Wide-eyed and innocent, women, children and animals crowded together on the canvas, with their gazes all fixed on the viewer, affronting and accusing the war-torn world outside. Painted in 1950 Femme, Soleil, Ville is a vibrant yet haunting image of life dating from the zenith of Karel Appel's involvement with the Cobra movement. Appel's work during the Cobra period (1948-51) conjured strong expressionistic and colourful visions of the inherent vitality and truth of such elementary subjects as animals and children by using raw and powerfully constructed images of them as a kind of iconography of protest.
The present lot was executed around Appel's move to Paris, in those days the centre of the Cobra activities. This move had an immediate and beneficial effect on his work. Although completely unrecognized in France except by his circle of Northern European contemporaries, his art immediately flourished there. One year earlier, in 1949, he had been commissioned to create a mural to decorate a wall in Amsterdam's City Hall. The result, Vragende kinderen-Inquiring Children, was covered up immediately after a storm of public and media protest. Paris provided some solace for the embattled artist. He was almost anonymous in the French capital, yet his increased isolation in fact forced him to focus more on his art. Speaking no French, painting became his main source of expression and release. However, on his arrival in Paris his brushwork, and indeed his whole act of creation, became more spontaneous and physical. Although the palette and the wide faces in Femme, Soleil, Ville retain obvious similarities with Vragende Kinderen, Appel's application of the paint is already far more free.
Although Appel had sought a childlike view of the world in his earlier work, it was only on his return to Paris in 1950 that he was truly released from the burden of all his artistic teachings. Seeking inspiration from the primitive peoples with their totems and magic signs and from unspoiled aspects of Western culture such as folk art, naive art and above all the art of children, he wanted his art to express the same rawness and freshness. Using vibrant, unmixed colours of red, yellow and white, and broad brush strokes, Karel Appel creates his friendly, innocent child-like beings and animals. In Femme, Soleil, Ville he depicts a woman seemingly floating above the bright shining sun. Underneath the sun one discovers children and the less distinct forms that look like city elements, the children seem to be with their hands in the air pointing towards the sun and the woman, maybe asking or begging for something. The canvas looks like being intensely packed with a variety of living forms. In Femme, Soleil, Ville a magic and seemingly joyful archaic world of nature is depicted in one cohesive mass of deeply textured and brilliantly coloured paint. As if seen through the eyes of a child, the work radiates uncomplicated happiness and joy.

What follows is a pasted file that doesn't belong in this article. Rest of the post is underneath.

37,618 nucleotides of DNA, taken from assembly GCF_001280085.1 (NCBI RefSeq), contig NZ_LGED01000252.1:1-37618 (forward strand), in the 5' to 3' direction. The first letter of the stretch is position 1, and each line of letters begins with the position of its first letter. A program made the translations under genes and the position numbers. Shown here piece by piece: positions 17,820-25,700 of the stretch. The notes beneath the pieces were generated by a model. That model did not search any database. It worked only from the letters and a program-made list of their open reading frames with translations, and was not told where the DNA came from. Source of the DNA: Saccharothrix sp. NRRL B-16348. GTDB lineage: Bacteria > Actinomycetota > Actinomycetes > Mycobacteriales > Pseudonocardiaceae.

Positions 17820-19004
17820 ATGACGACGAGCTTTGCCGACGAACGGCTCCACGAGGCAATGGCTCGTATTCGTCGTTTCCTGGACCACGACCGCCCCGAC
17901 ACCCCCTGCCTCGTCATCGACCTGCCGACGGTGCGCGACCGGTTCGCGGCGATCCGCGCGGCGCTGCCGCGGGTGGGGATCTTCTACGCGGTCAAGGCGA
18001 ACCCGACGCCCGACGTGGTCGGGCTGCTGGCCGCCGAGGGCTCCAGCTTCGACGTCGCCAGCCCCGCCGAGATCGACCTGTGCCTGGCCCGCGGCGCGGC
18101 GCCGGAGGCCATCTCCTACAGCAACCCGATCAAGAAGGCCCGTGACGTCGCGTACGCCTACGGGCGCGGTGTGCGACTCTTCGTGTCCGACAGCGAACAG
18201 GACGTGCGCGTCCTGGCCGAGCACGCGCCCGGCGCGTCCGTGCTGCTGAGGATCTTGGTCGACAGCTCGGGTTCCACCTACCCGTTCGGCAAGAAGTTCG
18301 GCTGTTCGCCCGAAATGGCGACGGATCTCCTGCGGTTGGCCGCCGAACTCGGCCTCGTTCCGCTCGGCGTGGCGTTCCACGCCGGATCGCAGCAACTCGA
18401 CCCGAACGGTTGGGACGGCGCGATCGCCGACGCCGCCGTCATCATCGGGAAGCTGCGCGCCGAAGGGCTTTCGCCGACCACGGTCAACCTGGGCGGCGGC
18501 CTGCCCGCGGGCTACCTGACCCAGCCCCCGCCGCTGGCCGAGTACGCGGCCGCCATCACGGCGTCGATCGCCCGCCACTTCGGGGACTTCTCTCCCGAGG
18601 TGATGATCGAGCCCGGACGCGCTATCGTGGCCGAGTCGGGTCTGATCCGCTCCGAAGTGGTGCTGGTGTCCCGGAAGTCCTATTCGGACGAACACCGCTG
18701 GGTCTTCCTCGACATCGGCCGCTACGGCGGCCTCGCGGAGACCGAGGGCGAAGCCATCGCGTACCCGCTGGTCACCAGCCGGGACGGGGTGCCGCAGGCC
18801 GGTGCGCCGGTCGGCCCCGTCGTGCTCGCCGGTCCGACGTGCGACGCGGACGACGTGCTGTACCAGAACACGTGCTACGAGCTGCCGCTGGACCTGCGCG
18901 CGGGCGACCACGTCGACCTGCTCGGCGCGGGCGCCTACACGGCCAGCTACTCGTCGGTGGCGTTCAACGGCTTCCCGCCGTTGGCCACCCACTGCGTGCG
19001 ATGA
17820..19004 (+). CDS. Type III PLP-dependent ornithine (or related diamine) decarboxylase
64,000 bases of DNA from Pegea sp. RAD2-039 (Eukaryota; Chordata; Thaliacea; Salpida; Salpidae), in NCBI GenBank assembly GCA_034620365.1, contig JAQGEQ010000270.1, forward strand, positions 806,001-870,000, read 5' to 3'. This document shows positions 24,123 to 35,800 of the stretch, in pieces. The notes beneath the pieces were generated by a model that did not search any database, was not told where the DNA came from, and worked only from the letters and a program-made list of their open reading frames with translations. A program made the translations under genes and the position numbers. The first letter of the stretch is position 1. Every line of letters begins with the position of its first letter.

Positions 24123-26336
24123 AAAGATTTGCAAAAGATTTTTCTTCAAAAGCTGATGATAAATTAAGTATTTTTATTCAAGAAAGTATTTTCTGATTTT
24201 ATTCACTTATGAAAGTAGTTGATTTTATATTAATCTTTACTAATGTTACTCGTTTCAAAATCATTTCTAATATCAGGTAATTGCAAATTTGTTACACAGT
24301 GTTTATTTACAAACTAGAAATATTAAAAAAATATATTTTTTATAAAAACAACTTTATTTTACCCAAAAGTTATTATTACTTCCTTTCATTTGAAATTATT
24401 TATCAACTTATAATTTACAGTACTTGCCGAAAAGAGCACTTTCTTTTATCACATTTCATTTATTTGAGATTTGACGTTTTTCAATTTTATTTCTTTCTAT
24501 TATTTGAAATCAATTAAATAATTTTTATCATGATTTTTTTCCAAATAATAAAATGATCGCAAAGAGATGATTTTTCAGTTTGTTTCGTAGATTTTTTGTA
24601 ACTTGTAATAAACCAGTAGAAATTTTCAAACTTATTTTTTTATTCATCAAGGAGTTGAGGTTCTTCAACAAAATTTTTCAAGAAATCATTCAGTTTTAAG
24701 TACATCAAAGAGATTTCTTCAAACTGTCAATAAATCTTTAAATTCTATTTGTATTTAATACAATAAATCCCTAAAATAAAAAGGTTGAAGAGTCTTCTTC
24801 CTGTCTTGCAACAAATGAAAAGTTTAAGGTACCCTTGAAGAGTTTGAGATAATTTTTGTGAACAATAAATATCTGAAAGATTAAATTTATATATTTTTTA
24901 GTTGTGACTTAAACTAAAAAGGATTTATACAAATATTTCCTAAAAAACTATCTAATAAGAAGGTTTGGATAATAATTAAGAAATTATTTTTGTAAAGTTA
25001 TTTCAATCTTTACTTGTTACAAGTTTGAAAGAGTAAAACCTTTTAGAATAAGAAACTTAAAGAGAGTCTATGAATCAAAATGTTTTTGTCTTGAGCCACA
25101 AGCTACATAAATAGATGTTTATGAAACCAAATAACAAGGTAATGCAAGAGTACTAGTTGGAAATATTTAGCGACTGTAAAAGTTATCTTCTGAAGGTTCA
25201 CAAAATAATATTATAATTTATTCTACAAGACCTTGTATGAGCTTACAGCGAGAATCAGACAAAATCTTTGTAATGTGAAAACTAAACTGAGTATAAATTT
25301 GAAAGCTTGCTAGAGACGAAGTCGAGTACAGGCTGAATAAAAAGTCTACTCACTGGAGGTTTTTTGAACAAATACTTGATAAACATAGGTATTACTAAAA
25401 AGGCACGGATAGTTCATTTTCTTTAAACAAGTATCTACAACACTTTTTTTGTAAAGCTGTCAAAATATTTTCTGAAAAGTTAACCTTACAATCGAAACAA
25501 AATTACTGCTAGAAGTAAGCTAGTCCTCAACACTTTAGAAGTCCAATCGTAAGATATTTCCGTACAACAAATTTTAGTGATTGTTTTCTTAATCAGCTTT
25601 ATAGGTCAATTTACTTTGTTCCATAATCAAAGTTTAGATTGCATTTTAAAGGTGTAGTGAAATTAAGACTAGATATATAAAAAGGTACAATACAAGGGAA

Like many of his generation, Appel's art had grown out of a direct response to the existential horror of the Second World War. Embracing a new kind of Primitive Expressionism and consciously avoiding all trappings of Western thought or ideology Appel and the other artists of the Cobra group sought out the primal expressions of primitive cultures, also the visions of animals or children and the Outsider Art of so-called modern primitives and the artistic expressions of the mentally insane. Using the material and imagery of the run-down broken streets of Post-War Amsterdam and the simple iconography and vision of graffiti and children's art as his source material, Appel sought to give voice in his painting to the primal essence of life. In this Post-War world of existential and material desolation the uncorrupted and innocent viewpoint of the child, the primitive and the animal was considered the only worthy vision of life, the only hope for art.
"Sometimes my work looks very childish, or child-like, schizophrenic or stupid, you know. But that was a good thing for me. As for me the material is the paint itself. In the mass of paint, I find my imagination and paint it."
(In a recorded interview with Alan Hanlon, New York, 1972.)
The Royal Museum of Fine Arts in Brussels has kindly requested the present lot on loan for their Cobra exhibition from 7 November 2008 until 25 January 2009.